Bookmark   July 22, 2010 at 1:55AM
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We have cork planks. It is from US Floors, their Natural Cork New Dimensions Narrow Plank. I love them. Everyone comments on how the floor feels under their feet. Maybe you can find samples at your local store, take it home and try standing on it.

Here is a link that might be useful: US Floors Cork

    Bookmark   July 22, 2010 at 8:43AM
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We used a suspended wood floor, like an aerobics gym floor, in most of the house, including the kitchen. It has worked for me.

    Bookmark   July 22, 2010 at 10:03AM
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We installed a sheet vinyl floor over 3 years ago and I truly love it! I found it at a small carpet store and the brand is called Flexitec. It has a cushion that gives a little and my feet and legs haven't hurt me at all. I ordered it from a wholesale carpet place in Georgia, and had a local installer put it down. You can go to and find it there. The style I chose was Wondertile Montana. Looks like ceramic tile, cleans super easy. Just love it! You can see pictures here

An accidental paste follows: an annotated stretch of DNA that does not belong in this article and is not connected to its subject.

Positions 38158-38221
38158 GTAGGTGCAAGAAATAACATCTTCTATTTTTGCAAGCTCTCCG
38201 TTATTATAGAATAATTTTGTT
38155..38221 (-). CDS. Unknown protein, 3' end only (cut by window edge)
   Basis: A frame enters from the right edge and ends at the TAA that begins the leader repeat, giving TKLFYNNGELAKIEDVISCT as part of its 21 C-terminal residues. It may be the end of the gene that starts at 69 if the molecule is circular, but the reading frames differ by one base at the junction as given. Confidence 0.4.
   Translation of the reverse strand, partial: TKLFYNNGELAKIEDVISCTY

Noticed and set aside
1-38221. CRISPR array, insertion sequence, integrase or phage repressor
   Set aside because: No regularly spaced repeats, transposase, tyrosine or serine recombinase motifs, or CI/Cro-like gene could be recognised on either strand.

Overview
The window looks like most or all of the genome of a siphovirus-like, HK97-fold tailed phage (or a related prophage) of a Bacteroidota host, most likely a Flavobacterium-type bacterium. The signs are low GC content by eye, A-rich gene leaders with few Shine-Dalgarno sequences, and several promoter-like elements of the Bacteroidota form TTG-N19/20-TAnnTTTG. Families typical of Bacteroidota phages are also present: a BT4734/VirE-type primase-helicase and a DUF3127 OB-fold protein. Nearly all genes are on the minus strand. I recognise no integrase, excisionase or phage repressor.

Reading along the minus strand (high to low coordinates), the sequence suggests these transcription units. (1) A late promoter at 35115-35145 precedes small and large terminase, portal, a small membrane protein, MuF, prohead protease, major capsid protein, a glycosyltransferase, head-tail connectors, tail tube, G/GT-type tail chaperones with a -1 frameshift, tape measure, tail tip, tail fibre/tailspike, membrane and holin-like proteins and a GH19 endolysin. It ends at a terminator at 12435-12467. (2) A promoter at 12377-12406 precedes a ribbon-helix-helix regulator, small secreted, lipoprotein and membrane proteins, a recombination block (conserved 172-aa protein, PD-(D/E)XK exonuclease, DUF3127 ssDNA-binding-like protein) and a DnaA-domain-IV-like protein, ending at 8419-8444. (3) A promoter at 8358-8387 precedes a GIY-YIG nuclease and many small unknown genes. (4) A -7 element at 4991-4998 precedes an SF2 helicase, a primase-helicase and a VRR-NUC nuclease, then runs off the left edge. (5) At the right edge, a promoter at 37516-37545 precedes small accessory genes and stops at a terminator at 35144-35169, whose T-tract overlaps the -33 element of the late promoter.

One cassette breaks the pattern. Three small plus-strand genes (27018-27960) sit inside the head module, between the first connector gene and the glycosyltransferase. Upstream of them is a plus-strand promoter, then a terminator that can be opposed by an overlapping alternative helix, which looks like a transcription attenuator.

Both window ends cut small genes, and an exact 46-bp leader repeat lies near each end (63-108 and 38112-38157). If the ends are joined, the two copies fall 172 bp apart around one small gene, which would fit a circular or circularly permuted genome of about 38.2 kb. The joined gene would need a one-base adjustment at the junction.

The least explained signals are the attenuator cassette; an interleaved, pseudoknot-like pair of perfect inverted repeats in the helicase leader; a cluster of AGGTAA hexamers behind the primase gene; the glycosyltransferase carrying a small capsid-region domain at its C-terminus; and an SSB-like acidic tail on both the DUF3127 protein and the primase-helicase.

Here is a link that might be useful: Kitchen flooring

    Bookmark   July 22, 2010 at 11:46AM
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I have back and neck problems and wouldn't dream of putting tile in my kitchen. I'm planning on using the Flexitec (made by IVC), also. This stuff felt really good when I tried out some samples at home. It is a flexible cushioned vinyl. There are 3 levels of quality, equivalent to Good/Better/Best, with corresponding warranty lengths.

You won't find a whole lot of info on these forums about this flooring option, but what little bit I have seen on it is positive.

Other companies make a similar product: Armstrong CushionStep, Tarkett Fiberfloor, Congoleum Airstep, Mannington Sobella, etc.

Good luck w/ your search!

    Bookmark   July 22, 2010 at 11:00PM
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We have had cork for close to 10 years now. I don't have back or knee probs, but both my kids learned to stand and walk in there and their little bums and even heads on occasion cushioned and bounced with nary a cry from either of them :-)

    Bookmark   July 23, 2010 at 12:36AM
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For those of you w/cork are they holding up? So much of what I've read/heard about cork is that it dents/scratches/etc. easily. What are your experiences?

    Bookmark   July 24, 2010 at 12:58PM